constant showing up in the following inverse inequality:
||v h ||H 1 (Ωf ) ≤ CI h−1 ||v h ||L2 (Ωf ) ,
0
0
∀v h ∈ Vhf ,
(3.36)
that holds under the assumption that the triangulation in Ωf0 is quasi-uniform. By uh we
denote the finite element approximation associated to U .
Since Cf σ D σ = Mf f U , it follows that
DTσ Cσf = U T Mf f
65
CHAPTER 3. SPLITTING METHODS BASED ON ALGEBRAIC FACTORIZATION
and so:
h2 + C 2 γ δt I K
||Ehη σ,h ||L2 (Ωf ) ||uh ||L2 (Ωf ) ≥ D Tσ Cσf U = U T Mf f U = ||uh ||2L2 (Ωf ) .
2
0
0
0
h δt
Therefore, we get
h2 + C 2 γ δt I K
||Ehη σ,h ||L2 (Ωf ) .
||uh ||L2 (Ωf ) ≤
0
0
h2 δt
Lemma 1 in [55] states that, for H = h,
||Eh η σ,h ||2L2 (Ωf ) ≤ Ch1−α ||η σ,h ||2L2 (Σ0 ) , ∀η σ,h ∈ Vhσ ,
(3.37)
0
where α is defined in (3.34), C > 0 is a mesh-independent constant, and Vhσ is the finite
element space approximating (H 1 (Σ0 ))d . Then, we have:
ρs
δtD Tσ Tσσ Dσ ≥ ||η σ,h ||2L2 (Σ0 ) + ||Eh η σ,h ||2L2 (Ωf )
0
ρf
δt
2
2
+ δt αK ||Ehη σ,h ||H 1 (Ωf ) + αF ||η σ,h ||H 1 (Σ0 ) − δtD Tσ (Mσf + δtKσf )U
0
ρf
ρs
≥ ||η σ,h ||2L2 (Σ0 ) + ||Eh η σ,h ||2L2 (Ωf ) + δt αK ||Eh η σ,h ||2H 1 (Ωf )
0
0
ρf
2
δt
C γK
+ αF ||η σ,h ||2H 1 (Σ0 ) − δt 1 + δt I 2 ||Ehη σ,h ||L2 (Ωf ) ||uh ||L2 (Ωf )
0
0
ρf
h
ρs
≥ ||η σ,h ||2L2 (Σ0 ) + ||Eh η σ,h ||2L2 (Ωf ) + δt αK ||Eh η σ,h ||2H 1 (Ωf )
0
0
ρf
δt
h2 + CI2 γK δt 2 1−α
+ αF ||η σ,h ||2H 1 (Σ0 ) −
Ch ||η σ,h ||2L2 (Σ0 )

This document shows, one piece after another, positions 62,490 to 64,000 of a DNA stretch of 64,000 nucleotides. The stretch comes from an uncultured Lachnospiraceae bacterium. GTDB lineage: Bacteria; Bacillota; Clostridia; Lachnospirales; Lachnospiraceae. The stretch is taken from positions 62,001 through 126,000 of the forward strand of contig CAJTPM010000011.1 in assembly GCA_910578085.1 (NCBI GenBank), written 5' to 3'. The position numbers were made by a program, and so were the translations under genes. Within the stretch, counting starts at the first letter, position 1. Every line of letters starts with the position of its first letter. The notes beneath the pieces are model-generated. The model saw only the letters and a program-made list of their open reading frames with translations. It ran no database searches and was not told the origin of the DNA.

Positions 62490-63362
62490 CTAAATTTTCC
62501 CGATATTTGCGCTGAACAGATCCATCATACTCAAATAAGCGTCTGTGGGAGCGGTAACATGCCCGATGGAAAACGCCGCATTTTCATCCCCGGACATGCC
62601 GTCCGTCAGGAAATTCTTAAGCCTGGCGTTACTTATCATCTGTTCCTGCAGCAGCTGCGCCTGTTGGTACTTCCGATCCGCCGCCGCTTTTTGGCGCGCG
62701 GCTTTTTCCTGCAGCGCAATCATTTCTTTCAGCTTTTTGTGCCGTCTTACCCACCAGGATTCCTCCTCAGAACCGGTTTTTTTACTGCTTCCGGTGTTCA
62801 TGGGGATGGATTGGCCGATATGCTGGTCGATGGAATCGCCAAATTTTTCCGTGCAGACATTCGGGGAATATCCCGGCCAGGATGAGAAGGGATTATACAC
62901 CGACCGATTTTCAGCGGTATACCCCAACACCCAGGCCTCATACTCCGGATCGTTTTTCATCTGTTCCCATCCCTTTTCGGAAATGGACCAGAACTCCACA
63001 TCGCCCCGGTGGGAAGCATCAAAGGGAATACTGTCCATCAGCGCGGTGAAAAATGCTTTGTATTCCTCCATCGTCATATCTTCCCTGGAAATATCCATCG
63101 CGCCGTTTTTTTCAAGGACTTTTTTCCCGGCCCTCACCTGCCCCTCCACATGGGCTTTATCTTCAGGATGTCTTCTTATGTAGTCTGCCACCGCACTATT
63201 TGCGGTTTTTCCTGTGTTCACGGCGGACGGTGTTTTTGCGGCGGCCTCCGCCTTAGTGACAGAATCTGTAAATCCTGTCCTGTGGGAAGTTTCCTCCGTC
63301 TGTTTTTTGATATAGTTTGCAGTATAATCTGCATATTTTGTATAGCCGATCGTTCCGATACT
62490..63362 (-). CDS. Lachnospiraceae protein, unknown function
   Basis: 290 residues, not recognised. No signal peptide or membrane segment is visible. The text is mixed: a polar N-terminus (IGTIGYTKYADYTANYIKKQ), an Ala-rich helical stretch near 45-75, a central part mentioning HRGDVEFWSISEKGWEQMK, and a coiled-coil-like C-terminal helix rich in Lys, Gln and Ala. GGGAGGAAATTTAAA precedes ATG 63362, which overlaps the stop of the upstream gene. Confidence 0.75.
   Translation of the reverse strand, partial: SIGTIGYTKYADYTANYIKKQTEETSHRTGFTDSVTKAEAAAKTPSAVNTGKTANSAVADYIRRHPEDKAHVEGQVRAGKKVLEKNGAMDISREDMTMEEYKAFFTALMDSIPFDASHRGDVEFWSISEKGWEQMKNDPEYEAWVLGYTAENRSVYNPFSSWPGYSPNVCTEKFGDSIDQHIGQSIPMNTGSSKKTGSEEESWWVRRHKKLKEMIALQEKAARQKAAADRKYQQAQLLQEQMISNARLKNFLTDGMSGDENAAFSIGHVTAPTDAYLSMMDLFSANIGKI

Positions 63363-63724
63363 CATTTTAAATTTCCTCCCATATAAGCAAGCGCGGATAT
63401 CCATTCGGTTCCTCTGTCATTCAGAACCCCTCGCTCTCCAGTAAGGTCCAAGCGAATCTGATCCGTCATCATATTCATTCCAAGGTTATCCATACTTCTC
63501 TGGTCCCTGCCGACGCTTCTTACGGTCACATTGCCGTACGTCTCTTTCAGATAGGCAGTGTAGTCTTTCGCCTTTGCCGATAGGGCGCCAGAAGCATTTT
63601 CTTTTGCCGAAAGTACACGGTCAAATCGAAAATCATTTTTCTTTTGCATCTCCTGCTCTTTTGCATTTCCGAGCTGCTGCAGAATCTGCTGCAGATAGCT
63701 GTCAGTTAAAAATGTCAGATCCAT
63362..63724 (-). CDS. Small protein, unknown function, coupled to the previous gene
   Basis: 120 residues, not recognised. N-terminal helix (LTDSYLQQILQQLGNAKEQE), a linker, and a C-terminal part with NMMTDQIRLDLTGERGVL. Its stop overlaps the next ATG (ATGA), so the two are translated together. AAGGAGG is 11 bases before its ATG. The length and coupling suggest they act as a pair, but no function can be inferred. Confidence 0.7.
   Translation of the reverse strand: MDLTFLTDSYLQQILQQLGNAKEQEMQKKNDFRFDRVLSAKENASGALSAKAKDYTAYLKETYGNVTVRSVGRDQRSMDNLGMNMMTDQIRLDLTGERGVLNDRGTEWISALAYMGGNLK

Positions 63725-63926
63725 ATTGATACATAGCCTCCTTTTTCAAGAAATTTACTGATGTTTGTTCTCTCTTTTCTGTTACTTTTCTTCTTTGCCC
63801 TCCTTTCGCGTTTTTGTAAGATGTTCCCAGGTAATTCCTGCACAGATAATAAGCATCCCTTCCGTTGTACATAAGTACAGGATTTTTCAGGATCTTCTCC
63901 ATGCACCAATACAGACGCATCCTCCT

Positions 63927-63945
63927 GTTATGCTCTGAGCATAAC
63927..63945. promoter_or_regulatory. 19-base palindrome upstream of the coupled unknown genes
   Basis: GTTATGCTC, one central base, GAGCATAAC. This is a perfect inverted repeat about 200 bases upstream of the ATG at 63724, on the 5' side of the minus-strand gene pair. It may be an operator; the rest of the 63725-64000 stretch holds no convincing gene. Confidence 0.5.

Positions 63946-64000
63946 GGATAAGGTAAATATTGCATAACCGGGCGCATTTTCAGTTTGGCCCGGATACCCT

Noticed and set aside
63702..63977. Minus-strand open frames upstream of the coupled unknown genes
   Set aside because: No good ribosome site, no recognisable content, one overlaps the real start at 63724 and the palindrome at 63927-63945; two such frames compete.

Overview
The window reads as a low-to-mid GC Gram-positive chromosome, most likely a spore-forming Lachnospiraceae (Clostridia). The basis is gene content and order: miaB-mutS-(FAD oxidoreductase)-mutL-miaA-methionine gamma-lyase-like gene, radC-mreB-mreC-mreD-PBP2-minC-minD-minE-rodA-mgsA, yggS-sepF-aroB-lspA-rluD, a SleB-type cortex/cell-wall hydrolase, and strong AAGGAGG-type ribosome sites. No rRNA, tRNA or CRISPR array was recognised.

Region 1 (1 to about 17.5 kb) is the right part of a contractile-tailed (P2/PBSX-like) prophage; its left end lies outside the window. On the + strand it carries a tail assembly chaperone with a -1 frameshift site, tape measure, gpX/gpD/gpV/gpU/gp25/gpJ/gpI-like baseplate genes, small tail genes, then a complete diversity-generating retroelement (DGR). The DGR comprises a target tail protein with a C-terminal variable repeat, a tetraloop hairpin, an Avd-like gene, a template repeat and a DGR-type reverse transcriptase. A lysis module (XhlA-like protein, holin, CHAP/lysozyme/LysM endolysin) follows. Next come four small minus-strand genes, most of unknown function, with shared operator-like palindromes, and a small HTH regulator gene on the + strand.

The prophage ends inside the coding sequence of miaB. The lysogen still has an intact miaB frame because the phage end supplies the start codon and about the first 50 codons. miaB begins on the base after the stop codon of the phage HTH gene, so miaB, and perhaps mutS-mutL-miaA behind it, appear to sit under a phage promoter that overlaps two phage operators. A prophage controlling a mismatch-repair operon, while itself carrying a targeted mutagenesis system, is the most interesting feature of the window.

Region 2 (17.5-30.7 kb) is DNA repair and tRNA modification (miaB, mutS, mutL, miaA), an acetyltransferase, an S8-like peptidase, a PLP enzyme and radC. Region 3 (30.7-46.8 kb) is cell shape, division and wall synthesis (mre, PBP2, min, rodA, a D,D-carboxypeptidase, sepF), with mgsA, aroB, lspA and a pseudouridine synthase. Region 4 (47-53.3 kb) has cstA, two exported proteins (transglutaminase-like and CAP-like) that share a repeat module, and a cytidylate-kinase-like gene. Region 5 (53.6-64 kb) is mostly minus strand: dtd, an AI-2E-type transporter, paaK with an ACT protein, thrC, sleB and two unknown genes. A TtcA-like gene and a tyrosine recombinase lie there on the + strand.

ρf
h2
i
hρ
C
s
2
2
2
− 3+α (h + CI γK δt) ||η σ,h ||2L2 (Σ0 ) + ||Ehη σ,h ||2L2 (Ωf )
≥
0
ρf
h
δt
+ δt αK ||Ehη σ,h ||2H 1 (Ωf ) + αF ||η σ,h ||2H 1 (Σ0 ) .
0
ρf
Hence, we have:
i
2
2
2
(h
+
C
γ
δt)
||η σ,h ||2L2 (Σ0 ) + ||Ehη σ,h ||2L2 (Ωf )
I K
0
ρf
h3+α
δt
+ δt αK ||Eh η σ,h ||2H 1 (Ωf ) + αF ||η σ,h ||2H 1 (Σ0 )
0
ρf
δtD TS TSS DS ≥
hρ
s
−
C
+ 2D Tσ Nσs D s + αN ||η s,h ||L2 (Ωs0 ) ,
αN being the coercivity constant of the operator associated to Nss . With η s,h we indicate
the finite element approximation of the displacement in Ωs0 \Σ0 . To simplify the calculations, since the last four terms are positive, we impose the first one to be positive too, that
is:
ρs
C
− 3+α (h2 + CI2 γK δt)2 > 0.
(3.38)
ρf
h
66
3.6. THE PRESSURE-STRUCTURE SYSTEM
This is a more restrictive condition. We calculate the critical time steps:
s
2 h
hα−1 ρs δt1,2
=
−
1
±
.
cr
CI2 γK
C ρf
One of the two critical time steps must be positive, so we get a restriction on the densities
ratio:
C
ρs
> α−1 ,
ρf
h
which can however be regarded as a restriction on the mesh-size h if α 6= 1, see (3.34).
From (3.38) it follows that, under condition (3.34), matrix TSS is positive definite for
s
hα−1 ρs h2 −1+
.
δt ≤ δtcr = 2
CI γ K
C ρf
This proves our Proposition.
Remark 3.12. In order to simplify the proof of the non-singularity of system (3.32), we
derived two conditions on mesh-size and time step ((3.34) and (3.35), respectively) which
are more restrictive than what would be necessary.
Numerical evidence suggests that matrix TSS − TSp Tpp TpS is positive definite for all the
physical and discrete parameters we tested, also when the convective term is taken into
account to model the fluid motion.
Remark 3.13. In view of our previous results, for δt ≤ δtcr , matrix T is indefinite,
however its eigenvalues are real with variable sign. System (3.32) has therefore a unique
solution.
3.6.2
Losing modularity
Modularity is the property of a solver to consist of separated modules and it is typical of
partitioned procedures, which solve the fluid and the structure with two different codes.
A first and natural approach to solve system (3.32) would consist in adopting a matrixfree method (GMRES or BiCGStab, for example), which prevents us from assembling T .
Despite the fact that the matrix is not assembled, this approach is non-modular because
the system solver needs to access the fluid and structure matrices in the respective codes.
Matrix T is ill-conditioned, with condition number κ(T ) = CT h−2 . An iterative solver